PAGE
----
Abstract

Purpose

The purpose of this study was to test the effects of climate change, as manifested in both temperature and rainfall changes, on adaptive practices in a sample of wine firms operating in South Australia. Given that firms’ adaptation to the external environment can be advanced through effective internal learning systems, a further purpose was to explore the moderating effect of absorptive capacity.

Design/methodology/approach

The authors used a survey as well as secondary sources to collect data. Regression analysis was used to test the hypotheses. To test the robustness of the results, alternative measures of temperature and rainfall changes were used.

Findings

By studying 207 wine firms, the analysis suggests that climate change is significantly and positively associated with adaptive practices. Further, as hypothesized, absorptive capacity positively moderates both relationships.

Research limitations/implications

The use of a single industry in a specific location limits the generalizability of the results. Implications suggest that when the effects of climate change are considered the natural environment might be accorded salient stakeholder status. Further, when absorptive capacity is high, firms appear to adapt to climate change at a greater rate, suggesting that internal learning systems are important.

Originality/value

This is one the few studies in the business literature that considers the effects of actual physical changes in the natural environment on firm behaviour. Further, the paper is one of the few to incorporate natural stakeholder-based theory as a means of exploring climate change. The research paves the way for future studies of responses to such changes.

Details

International Journal of Wine Business Research, vol. 32 no. 3
Type: Research Article
ISSN: 1751-1062

Keywords

To view the access options for this content please click here
Book part
Publication date: 20 August 2016

Susan Albers Mohrman, Sally Breyley Parker, Lorelei Oriel Palacpac and Cameron Wilk

Applying concepts from the theory of complex adaptive systems, we investigated the emergence over time of a local foods system that embodies values of traditional…

Abstract

Purpose

Applying concepts from the theory of complex adaptive systems, we investigated the emergence over time of a local foods system that embodies values of traditional agriculture and the preservation of the earth and its biodiversity, community, and equitable access to food. The purpose was to learn, from this place-based transformation, the process of self-organization that can underpin a transition from an unsustainable food system primarily based on values of wealth creation to one where resources are used in a sustainable manner.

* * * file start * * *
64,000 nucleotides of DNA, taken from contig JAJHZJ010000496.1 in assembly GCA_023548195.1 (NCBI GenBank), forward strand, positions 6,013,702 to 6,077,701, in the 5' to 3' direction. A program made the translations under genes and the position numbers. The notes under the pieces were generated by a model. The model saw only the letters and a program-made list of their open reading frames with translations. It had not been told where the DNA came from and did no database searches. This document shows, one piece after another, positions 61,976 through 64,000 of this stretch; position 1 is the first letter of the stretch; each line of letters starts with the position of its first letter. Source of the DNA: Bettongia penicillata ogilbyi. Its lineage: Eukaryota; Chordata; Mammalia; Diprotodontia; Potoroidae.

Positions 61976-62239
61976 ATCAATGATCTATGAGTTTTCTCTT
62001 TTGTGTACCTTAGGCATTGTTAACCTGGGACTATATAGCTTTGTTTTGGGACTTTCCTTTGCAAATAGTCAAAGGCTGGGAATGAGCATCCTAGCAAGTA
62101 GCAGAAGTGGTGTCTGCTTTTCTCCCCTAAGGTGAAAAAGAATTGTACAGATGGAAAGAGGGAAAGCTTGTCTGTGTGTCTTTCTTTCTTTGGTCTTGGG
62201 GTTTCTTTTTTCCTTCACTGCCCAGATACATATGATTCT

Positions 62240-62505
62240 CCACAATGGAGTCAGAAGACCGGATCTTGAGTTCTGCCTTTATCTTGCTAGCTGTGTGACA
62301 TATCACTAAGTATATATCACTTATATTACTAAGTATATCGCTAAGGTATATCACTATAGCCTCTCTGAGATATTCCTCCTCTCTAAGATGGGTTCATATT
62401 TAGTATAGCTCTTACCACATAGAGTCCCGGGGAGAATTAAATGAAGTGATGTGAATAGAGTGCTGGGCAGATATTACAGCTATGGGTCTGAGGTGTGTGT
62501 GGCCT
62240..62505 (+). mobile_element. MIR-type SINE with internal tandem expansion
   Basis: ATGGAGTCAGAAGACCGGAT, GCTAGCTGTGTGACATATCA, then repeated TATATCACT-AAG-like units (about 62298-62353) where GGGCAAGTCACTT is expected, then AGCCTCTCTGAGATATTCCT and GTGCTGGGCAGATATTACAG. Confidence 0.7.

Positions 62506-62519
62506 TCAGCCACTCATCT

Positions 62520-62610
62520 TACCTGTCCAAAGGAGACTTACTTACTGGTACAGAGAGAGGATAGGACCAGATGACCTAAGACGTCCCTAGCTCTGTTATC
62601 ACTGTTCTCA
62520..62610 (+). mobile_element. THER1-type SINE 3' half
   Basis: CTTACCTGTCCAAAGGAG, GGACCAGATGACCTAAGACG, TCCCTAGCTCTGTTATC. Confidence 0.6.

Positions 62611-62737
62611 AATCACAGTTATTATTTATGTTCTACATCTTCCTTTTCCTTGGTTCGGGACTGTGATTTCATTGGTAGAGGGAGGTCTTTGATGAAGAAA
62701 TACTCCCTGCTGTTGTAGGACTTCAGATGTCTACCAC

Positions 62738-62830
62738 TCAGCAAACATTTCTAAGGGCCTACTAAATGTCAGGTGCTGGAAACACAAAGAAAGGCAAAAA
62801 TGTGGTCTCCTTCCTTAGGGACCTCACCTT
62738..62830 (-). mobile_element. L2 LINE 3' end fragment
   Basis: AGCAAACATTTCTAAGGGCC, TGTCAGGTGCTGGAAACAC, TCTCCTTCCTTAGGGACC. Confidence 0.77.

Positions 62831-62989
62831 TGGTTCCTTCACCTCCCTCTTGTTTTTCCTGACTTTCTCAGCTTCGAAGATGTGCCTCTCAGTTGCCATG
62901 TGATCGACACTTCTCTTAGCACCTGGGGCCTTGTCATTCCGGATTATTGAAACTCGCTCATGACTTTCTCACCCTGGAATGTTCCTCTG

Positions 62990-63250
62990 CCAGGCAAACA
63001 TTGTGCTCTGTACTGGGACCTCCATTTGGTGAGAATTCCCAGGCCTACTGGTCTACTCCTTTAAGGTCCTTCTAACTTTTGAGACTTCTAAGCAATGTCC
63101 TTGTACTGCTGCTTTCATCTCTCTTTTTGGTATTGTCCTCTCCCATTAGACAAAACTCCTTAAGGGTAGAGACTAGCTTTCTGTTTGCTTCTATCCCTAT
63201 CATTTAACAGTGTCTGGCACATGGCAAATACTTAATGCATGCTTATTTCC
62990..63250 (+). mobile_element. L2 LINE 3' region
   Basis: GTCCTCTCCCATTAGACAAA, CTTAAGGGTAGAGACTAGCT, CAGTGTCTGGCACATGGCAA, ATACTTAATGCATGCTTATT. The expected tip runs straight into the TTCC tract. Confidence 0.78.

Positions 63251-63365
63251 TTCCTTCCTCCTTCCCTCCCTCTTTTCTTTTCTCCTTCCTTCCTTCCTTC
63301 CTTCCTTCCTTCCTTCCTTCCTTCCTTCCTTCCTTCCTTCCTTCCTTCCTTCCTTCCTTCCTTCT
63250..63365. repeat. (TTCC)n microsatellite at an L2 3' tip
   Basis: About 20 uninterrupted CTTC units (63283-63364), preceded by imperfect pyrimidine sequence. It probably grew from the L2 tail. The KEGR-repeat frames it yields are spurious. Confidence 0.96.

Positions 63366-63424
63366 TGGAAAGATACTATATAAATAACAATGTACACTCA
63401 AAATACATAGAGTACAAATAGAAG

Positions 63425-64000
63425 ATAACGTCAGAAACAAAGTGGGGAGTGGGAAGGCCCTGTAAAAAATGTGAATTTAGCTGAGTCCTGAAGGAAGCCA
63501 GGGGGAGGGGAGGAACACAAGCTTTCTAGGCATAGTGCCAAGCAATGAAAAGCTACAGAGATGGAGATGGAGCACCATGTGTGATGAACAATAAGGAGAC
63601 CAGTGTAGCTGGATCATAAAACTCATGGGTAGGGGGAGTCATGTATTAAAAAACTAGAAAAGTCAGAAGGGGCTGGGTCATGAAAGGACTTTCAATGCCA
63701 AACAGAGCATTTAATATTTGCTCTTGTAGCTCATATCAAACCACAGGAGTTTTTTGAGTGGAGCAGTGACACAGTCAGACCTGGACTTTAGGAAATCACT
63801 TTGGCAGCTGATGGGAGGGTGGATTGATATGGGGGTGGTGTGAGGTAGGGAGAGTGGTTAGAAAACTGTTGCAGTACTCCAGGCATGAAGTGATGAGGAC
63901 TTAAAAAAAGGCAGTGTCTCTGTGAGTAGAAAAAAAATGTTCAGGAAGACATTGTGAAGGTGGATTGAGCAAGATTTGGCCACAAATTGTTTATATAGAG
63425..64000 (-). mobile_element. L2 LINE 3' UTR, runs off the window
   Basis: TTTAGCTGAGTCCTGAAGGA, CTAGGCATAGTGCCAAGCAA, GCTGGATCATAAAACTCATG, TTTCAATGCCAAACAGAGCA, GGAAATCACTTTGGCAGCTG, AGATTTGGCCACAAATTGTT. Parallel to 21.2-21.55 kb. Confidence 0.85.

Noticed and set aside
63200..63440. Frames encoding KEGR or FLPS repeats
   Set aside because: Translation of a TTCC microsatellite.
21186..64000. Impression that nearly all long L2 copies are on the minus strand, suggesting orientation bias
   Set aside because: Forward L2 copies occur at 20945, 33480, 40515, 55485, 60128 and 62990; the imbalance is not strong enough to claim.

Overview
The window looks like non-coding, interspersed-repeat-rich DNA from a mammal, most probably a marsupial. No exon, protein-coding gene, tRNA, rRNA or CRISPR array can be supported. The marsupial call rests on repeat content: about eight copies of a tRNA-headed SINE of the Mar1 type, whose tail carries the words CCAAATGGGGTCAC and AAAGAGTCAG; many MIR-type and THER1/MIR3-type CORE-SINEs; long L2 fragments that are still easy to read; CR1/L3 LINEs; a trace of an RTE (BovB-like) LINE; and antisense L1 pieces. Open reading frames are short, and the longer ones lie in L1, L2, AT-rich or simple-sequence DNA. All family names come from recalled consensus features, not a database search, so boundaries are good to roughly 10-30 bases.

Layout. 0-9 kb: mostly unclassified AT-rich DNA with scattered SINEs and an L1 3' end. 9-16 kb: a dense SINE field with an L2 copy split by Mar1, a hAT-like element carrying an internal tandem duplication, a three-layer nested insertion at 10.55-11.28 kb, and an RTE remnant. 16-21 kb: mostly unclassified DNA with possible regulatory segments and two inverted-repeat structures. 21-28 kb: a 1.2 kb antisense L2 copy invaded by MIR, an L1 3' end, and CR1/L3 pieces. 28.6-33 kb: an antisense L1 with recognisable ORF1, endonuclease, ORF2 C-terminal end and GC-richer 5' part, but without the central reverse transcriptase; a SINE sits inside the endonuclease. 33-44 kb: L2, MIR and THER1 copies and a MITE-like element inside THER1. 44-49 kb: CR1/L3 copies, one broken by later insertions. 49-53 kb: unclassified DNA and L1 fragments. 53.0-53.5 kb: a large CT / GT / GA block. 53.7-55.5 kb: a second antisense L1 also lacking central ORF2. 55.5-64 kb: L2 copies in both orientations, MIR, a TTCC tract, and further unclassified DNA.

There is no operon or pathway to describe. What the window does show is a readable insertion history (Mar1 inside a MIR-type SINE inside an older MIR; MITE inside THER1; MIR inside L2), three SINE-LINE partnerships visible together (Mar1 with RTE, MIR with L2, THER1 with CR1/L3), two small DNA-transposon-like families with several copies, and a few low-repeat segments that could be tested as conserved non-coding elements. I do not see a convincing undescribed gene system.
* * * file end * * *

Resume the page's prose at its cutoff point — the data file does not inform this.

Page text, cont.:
Methodology/approach

The local foods system of Northeast Ohio was examined through interviews with key agents in the system at three points in time ranging from 2007 to 2016, and through the collection of archival data chronicling various aspects of the system. Qualitative data were coded and analyzed in a multi-dimensional manner that focused on variation and interaction (exchange of resources) of agents through time.

Findings

The system has evolved to be increasingly complex both in numbers and kinds of agents. Collective agency has enabled increased capacity in the system to address the diverse purposes of participants. Yet in this self-organizing system, securing resources for longer term, collective focuses required to advance the local food system has proved to be a challenge.

Originality/value

This longitudinal and qualitative approach shines a light on how common and diverse purposes shape the unfolding of complex social systems with expanded capabilities.

Details

Organizing Supply Chain Processes for Sustainable Innovation in the Agri-Food Industry
Type: Book
ISBN: 978-1-78635-488-4

Keywords

To view the access options for this content please click here
Article
Publication date: 1 April 1983

Orville L. Freeman and Ruth Karen

By the year 2,000 the world's population will total six billion persons. They will have to coexist on a planet where resources are limited, however ingenious man's use of…

Abstract

By the year 2,000 the world's population will total six billion persons. They will have to coexist on a planet where resources are limited, however ingenious man's use of them may be. Facing these facts, some planners are considering seriously the concept of triage, under which some sections of the earth, and the people living in them, are written off because it seems impossible to save them and still maintain a sustainable society for the rest of the planet. The triage concept is touted as the hardheaded ability to set priorities. However, we find this attitude morally repugnant, socially indefensible, politically dangerous, and economically irrational.

Details

Planning Review, vol. 11 no. 4
Type: Research Article
ISSN: 0094-064X

To view the access options for this content please click here
Article
Publication date: 1 January 1992

Abimbola Y. Sangodoyin

Examines the potential for excessive crop uptake of nutrients, soilmineralization, and response of livestock to the usage of Ogunpa Stream,Ibadan, Nigeria. A number of…

Abstract

Examines the potential for excessive crop uptake of nutrients, soil mineralization, and response of livestock to the usage of Ogunpa Stream, Ibadan, Nigeria. A number of surface water and soil samples were collected from the Ogunpa and small irrigated farms near the stream for physico‐chemical examination. Results show that the stream is suitable for irrigated agriculture but not for aquaculture and livestock breeding especially in the middle reaches. The added nutrients accumulated in the cultivated layer of the soil. There was some evidence of migration of some elements down from the cultivated layer. The potential hazard for pollution caused by irrigating with the polluted water threatens crop and vegetables grown on adjacent farms as well as groundwater of the nearby area. This may seriously affect the consumers. It is recommended that residents around the stream become aware of how to reduce the pollution level.

Details

Environmental Management and Health, vol. 3 no. 1
Type: Research Article
ISSN: 0956-6163

Keywords

1 – 10 of over 11000